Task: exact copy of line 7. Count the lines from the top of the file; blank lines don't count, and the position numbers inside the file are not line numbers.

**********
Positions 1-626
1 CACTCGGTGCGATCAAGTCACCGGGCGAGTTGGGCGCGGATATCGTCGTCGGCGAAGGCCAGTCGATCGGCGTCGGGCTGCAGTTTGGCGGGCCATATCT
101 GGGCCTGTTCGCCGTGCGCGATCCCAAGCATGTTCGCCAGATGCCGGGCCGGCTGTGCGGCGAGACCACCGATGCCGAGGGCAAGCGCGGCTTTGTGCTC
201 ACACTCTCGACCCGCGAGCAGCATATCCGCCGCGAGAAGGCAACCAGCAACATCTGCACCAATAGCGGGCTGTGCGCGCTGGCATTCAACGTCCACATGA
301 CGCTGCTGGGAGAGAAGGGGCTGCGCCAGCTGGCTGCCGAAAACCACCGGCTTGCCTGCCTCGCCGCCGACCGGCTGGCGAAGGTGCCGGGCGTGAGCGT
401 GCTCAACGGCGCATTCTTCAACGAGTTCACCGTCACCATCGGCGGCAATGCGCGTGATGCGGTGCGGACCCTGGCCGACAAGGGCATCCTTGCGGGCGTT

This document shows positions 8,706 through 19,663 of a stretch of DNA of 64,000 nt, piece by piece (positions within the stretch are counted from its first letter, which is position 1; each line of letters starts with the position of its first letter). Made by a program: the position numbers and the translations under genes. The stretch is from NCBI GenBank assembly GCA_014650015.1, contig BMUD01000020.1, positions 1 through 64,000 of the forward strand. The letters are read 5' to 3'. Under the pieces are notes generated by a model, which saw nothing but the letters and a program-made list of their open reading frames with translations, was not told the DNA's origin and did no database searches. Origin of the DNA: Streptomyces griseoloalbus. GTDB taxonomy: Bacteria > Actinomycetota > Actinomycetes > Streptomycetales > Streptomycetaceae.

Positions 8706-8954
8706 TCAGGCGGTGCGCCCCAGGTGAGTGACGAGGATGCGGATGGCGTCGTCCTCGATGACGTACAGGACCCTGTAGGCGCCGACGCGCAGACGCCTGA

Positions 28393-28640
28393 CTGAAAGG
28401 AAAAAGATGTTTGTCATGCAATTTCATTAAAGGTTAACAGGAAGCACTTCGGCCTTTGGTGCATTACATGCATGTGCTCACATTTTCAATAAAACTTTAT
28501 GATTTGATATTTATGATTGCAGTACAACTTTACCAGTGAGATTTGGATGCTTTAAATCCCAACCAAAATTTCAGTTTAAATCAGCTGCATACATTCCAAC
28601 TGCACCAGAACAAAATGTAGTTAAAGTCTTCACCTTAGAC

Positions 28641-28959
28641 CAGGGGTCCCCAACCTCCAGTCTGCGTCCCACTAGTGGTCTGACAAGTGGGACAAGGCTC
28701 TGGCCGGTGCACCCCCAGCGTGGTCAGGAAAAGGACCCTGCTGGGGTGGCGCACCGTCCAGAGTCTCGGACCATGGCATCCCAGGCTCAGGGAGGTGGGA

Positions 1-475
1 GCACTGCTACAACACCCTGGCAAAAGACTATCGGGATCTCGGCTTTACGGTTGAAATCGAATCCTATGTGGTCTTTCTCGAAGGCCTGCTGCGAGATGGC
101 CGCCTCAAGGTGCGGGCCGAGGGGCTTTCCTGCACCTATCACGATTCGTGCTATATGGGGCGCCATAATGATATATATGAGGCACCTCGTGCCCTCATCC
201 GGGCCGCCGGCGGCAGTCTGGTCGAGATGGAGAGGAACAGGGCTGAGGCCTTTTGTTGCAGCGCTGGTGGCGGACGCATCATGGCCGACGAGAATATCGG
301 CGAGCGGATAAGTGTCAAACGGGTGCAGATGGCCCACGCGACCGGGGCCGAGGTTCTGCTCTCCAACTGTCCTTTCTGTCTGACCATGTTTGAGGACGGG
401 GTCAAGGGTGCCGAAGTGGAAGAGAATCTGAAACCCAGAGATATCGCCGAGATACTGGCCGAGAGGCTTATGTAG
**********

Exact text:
This document shows positions 8,706 through 19,663 of a stretch of DNA of 64,000 nt, piece by piece (positions within the stretch are counted from its first letter, which is position 1; each line of letters starts with the position of its first letter). Made by a program: the position numbers and the translations under genes. The stretch is from NCBI GenBank assembly GCA_014650015.1, contig BMUD01000020.1, positions 1 through 64,000 of the forward strand. The letters are read 5' to 3'. Under the pieces are notes generated by a model, which saw nothing but the letters and a program-made list of their open reading frames with translations, was not told the DNA's origin and did no database searches. Origin of the DNA: Streptomyces griseoloalbus. GTDB taxonomy: Bacteria > Actinomycetota > Actinomycetes > Streptomycetales > Streptomycetaceae.